With better compliance resulting from a large number of businesses moving into the formal economy, tax revenues in the post-GST regime will get a boost—the very fact of input-matching will get more into the tax net.
With better compliance resulting from a large number of businesses moving into the formal economy, tax revenues in the post-GST regime will get a boost—the very fact of input-matching will get more into the tax net. To the extent GST has been fashioned to be non-inflationary and lower rates, it can even lead to a rebound in demand. However, a change in the method of taxation of this magnitude is bound to have it share of teething troubles and there will be supply disruptions. Smaller companies, for instance, could find the compliance onerous in the initial stages, though it is likely most of those with a turnover of between Rs 20 lakh and Rs 75 lakh will opt for the presumptive tax. Even those businesses that have a turnover of over Rs 75 lakh will, ultimately, prefer to be part of the organised supply chain for fear of losing out on business.
Till the system settles down, though, business could lose some momentum. For example, since it will take time for firms to get the benefits of input tax credit, their working capital cycles will be stretched, thereby increasing costs. Also, as their costs increase due to the higher compliance, many of the smaller firms could find themselves becoming uncompetitive and compelled to scale down operations.
In the process, they may be compelled to let go of people. In the run up to the GST, even bigger manufacturers and retailers have trimmed inventory but at a cost, leaving them with smaller surpluses. It is possible companies will tread cautiously and wait for the system to settle down before ramping up operations. The good news, though, is that the festive season sets in very early this year, and since most producers of consumer goods make at least a third of their annual revenues during this period, they would make the effort to adjust to the system.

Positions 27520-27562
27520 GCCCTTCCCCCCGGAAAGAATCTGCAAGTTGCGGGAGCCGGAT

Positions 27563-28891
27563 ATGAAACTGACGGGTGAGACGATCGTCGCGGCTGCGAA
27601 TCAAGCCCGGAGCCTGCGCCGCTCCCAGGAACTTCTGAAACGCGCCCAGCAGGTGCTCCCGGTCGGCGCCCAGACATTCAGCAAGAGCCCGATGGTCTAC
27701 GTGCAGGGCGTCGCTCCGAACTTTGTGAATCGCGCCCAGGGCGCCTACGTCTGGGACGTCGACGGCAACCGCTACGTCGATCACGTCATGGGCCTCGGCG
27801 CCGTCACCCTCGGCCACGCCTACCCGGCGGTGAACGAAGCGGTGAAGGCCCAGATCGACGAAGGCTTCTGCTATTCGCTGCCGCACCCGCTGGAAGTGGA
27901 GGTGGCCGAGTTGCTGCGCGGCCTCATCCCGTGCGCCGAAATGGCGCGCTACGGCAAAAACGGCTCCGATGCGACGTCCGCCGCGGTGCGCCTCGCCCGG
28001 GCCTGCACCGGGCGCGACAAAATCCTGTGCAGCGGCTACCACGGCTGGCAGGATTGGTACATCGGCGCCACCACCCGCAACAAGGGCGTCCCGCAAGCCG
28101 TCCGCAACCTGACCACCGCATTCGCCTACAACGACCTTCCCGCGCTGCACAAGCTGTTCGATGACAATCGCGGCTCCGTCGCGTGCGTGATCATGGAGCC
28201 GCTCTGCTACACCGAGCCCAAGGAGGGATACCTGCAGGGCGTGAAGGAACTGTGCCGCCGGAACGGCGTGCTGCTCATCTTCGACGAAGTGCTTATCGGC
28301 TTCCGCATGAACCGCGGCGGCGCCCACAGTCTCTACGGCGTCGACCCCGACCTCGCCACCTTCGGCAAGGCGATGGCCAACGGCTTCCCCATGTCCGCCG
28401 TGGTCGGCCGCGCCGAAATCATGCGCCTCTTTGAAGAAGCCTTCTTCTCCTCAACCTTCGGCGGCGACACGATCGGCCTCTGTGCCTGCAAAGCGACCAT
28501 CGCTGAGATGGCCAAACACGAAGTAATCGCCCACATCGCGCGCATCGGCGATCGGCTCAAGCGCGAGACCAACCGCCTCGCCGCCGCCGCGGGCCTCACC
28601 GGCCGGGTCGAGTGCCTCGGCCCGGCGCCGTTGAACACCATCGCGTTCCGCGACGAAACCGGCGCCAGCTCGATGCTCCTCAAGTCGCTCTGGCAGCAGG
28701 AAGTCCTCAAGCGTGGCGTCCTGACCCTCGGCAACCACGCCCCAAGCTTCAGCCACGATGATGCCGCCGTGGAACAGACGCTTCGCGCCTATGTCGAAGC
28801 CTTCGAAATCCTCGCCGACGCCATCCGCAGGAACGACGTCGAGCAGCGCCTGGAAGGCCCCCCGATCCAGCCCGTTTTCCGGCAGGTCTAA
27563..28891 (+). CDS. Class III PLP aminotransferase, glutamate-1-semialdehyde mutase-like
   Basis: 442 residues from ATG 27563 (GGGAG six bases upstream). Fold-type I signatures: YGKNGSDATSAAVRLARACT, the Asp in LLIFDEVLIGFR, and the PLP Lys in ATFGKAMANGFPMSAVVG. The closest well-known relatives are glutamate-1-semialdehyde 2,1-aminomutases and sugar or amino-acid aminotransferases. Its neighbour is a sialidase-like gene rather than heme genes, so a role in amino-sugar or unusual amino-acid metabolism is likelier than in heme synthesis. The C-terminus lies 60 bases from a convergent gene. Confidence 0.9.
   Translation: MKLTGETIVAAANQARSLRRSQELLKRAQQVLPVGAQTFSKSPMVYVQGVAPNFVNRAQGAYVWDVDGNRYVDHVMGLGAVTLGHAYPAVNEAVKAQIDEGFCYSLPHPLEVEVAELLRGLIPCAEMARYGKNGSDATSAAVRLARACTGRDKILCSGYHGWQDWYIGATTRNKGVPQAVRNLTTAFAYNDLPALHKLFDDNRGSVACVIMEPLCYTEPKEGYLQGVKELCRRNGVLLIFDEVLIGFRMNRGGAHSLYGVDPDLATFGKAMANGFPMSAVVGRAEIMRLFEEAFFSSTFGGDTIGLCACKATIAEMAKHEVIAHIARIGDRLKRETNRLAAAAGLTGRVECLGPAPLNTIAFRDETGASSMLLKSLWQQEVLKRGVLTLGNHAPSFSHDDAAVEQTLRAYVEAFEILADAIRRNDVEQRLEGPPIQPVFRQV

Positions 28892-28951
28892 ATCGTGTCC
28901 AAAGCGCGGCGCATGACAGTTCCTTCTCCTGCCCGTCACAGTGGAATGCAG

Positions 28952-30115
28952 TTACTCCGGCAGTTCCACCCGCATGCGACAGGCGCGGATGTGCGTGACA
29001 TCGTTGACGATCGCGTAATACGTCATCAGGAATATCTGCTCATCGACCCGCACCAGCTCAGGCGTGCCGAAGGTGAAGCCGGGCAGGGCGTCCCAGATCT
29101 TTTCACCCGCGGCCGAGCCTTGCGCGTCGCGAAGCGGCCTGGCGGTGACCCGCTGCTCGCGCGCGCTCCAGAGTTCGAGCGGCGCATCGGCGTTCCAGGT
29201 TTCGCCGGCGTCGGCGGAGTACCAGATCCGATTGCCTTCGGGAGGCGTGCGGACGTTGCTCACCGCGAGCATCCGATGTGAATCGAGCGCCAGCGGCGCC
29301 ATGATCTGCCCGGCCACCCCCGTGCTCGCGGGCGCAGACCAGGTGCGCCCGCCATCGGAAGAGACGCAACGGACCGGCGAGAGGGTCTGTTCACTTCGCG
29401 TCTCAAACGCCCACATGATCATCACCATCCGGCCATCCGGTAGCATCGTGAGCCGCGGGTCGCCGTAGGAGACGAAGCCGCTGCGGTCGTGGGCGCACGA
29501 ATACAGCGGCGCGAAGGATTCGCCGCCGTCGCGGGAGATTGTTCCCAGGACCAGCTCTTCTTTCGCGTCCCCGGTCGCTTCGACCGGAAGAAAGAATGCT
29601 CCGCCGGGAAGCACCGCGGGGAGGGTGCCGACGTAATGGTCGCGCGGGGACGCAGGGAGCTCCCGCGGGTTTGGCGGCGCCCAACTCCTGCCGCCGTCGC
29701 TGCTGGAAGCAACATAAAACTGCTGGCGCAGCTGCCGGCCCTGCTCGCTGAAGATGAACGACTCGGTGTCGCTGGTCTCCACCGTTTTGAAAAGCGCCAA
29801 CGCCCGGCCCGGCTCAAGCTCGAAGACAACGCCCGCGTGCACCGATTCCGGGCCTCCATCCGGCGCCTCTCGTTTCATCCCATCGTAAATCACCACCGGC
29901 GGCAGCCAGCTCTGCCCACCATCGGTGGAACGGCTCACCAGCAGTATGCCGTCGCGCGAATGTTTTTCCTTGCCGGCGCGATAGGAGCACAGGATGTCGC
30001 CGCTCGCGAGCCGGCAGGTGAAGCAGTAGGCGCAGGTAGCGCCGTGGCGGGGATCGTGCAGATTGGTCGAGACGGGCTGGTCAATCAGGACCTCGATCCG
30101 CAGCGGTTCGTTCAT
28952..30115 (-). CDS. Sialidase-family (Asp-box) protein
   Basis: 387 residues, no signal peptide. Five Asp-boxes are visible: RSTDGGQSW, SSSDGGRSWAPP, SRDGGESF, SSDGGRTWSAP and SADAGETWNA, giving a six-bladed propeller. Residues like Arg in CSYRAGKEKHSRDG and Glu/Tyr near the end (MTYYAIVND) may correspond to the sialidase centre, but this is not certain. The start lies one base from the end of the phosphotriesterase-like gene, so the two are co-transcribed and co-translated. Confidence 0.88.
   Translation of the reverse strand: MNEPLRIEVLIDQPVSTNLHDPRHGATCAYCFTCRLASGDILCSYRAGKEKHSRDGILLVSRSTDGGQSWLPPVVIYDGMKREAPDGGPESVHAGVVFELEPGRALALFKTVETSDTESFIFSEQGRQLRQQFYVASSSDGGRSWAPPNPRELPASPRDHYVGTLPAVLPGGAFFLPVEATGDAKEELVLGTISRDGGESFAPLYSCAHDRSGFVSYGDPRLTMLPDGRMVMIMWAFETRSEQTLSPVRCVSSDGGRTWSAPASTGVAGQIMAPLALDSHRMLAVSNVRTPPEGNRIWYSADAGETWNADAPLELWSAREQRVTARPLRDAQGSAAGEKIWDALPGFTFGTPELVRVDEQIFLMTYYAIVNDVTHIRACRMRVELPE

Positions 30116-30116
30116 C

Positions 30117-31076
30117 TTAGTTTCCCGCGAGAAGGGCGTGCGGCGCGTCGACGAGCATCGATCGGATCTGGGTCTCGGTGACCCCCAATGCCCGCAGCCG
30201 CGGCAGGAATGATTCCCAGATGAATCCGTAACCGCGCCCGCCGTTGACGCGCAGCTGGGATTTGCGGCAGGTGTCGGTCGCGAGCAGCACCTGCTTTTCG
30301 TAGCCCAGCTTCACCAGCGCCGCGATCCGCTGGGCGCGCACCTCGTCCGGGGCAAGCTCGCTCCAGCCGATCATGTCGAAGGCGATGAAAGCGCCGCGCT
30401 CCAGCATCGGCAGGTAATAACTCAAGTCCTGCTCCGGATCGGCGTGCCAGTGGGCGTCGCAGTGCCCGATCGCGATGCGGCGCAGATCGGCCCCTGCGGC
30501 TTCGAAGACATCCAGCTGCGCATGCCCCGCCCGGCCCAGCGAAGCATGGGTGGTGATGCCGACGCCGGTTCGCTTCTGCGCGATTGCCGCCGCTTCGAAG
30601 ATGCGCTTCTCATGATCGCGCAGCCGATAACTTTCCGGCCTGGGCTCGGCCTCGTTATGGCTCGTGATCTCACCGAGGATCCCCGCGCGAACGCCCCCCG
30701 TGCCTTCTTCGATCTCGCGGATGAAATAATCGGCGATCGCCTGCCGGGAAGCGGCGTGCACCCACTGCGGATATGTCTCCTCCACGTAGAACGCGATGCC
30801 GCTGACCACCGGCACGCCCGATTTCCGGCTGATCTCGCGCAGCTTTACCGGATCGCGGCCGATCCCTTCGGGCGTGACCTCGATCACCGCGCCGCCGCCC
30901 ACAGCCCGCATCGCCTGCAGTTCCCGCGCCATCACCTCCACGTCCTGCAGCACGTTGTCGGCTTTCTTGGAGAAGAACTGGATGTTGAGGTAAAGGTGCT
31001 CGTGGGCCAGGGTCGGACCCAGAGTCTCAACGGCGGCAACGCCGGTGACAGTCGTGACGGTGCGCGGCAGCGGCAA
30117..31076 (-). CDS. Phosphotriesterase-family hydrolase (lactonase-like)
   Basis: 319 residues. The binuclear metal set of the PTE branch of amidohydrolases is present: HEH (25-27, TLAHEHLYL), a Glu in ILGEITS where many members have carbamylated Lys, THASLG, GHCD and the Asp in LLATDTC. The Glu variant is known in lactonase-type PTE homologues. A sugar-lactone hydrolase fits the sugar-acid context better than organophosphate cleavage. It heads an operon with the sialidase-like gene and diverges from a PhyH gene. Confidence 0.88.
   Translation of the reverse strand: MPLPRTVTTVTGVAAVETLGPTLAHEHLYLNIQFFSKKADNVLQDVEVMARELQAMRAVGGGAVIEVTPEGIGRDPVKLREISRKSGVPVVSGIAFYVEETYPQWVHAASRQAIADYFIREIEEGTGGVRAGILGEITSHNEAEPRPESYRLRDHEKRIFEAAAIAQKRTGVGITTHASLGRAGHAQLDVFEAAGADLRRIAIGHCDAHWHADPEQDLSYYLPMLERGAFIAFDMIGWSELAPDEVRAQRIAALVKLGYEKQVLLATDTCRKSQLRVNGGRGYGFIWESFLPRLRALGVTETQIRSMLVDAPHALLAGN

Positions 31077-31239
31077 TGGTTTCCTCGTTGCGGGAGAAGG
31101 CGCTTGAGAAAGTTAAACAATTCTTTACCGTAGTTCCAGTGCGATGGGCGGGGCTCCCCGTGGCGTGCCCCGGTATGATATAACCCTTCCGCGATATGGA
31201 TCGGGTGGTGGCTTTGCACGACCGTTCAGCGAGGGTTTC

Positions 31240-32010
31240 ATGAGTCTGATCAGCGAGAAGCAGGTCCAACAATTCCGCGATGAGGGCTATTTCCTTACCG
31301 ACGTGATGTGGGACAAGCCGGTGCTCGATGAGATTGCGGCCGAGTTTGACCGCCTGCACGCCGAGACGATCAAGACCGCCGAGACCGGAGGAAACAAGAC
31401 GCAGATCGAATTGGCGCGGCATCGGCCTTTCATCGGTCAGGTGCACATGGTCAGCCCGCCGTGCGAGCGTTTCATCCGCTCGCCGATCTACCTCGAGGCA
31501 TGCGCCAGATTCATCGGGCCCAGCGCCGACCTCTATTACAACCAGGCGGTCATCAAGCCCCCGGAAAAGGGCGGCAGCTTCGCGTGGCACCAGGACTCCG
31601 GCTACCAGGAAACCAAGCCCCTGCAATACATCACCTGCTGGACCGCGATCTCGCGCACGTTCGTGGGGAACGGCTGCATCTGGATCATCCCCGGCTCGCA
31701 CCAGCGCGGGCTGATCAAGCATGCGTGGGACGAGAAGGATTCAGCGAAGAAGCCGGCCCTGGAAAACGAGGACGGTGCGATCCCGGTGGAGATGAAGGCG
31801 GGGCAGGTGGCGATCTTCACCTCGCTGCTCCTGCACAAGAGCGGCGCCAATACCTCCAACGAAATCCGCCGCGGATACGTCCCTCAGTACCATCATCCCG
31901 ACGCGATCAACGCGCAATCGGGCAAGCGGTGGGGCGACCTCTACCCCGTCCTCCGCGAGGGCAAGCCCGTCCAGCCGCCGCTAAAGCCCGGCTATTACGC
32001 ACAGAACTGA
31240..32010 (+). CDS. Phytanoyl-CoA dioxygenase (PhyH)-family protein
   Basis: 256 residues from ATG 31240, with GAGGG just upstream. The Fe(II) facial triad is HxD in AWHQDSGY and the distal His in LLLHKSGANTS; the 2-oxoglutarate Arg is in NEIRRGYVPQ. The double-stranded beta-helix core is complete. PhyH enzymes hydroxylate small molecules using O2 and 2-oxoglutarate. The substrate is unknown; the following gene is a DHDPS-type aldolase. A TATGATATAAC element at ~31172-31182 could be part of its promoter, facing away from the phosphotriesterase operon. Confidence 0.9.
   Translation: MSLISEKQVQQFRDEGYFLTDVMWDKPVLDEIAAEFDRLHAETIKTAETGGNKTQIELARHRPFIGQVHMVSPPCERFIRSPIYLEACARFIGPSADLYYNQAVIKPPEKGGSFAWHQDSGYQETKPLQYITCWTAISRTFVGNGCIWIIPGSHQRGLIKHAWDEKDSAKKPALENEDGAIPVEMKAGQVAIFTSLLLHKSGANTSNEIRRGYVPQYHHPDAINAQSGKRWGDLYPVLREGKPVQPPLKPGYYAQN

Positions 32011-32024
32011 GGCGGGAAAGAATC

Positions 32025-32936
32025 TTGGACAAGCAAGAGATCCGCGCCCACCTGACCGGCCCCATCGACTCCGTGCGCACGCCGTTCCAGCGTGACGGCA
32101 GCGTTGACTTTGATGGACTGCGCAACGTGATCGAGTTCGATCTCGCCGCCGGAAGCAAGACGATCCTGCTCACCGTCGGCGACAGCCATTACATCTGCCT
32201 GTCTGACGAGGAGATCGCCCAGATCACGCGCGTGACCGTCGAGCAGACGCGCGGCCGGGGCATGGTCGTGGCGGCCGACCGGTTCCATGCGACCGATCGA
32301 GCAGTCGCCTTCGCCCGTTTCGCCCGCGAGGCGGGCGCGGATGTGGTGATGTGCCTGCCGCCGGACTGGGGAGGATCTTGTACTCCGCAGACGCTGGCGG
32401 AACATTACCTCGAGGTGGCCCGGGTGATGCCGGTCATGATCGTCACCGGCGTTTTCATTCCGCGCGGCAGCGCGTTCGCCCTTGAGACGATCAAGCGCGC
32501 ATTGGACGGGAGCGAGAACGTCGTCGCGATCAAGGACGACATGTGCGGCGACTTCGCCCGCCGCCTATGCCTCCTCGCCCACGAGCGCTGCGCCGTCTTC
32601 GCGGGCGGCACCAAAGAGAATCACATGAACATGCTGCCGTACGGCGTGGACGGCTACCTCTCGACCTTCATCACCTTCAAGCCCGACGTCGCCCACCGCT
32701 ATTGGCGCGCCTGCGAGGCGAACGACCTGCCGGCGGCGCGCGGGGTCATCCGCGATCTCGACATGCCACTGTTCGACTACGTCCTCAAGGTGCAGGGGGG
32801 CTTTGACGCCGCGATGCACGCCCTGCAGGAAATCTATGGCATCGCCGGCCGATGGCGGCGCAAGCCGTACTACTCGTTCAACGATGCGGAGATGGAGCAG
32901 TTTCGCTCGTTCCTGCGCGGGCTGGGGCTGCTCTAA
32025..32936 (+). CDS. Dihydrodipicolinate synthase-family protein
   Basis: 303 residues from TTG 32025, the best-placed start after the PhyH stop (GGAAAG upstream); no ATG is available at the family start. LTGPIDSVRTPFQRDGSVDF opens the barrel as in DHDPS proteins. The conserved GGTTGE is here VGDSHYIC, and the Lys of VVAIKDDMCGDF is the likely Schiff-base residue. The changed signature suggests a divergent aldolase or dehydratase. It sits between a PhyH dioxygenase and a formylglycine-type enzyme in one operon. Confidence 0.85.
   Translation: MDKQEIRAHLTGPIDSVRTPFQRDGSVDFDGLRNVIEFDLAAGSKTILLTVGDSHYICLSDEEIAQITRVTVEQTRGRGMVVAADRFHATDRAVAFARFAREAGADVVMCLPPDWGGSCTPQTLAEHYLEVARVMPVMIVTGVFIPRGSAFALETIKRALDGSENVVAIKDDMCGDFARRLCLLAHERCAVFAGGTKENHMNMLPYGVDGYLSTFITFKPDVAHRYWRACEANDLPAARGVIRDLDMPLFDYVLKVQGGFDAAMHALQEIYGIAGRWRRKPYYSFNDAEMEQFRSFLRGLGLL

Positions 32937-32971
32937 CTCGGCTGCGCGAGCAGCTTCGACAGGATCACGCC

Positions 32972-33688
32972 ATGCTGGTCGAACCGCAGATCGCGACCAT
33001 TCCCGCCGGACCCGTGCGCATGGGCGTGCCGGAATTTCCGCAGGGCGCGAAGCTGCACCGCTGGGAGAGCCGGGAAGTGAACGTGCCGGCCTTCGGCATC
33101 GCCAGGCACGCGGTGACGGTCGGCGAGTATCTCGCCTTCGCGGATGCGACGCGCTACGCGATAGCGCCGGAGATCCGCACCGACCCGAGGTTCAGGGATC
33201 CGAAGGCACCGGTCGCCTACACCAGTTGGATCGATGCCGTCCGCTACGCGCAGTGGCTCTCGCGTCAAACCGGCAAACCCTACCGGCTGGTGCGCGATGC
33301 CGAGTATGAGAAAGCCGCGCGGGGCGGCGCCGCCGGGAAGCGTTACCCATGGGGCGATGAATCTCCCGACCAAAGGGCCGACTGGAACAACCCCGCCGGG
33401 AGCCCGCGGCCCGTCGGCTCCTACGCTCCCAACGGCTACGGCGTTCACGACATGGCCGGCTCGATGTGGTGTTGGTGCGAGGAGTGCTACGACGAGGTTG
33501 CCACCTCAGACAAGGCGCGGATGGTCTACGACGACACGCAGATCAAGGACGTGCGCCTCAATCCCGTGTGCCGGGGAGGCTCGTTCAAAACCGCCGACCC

With the effects of demonetisation now wearing out and the monsoon expected to result in a bumper crop, there’s reason to believe demand will bounce back over the next few months. Nevertheless, given the disruption and de-stocking in the first quarter of FY18, there could be some shortfall in indirect tax collections for the year pegged in the budget for FY18 at Rs 6.81 lakh crore.
However, given how many more individuals and companies are estimated to come into the tax fold, post-demonetisation and even post-GST as more firms/businesses declare more realistic numbers, direct tax collections could exceed the budget estimates of Rs 9.79 lakh crore. The CBDT had recently revealed that registrations—for businesses and individuals—had risen to 0.2-0.3 million a day from 0.1 million a day prior to demonetisation. As of now, therefore, there isn’t too much reason to worry about tax collections and the fiscal deficit.
However, even if total tax collections don’t come in as per the estimates, the government may want to continue to spend as it had planned. Any cut in expenditure could lead to a loss in momentum for the economy, at a time when there is very little private sector investment. In fact, without the push from government consumption, which rose 32% y-o-y in Q4FY17, GDP would not even have grown by 6.1%. If the economy is to grow by about 7% this year, there needs to be a meaningful contribution from government spending.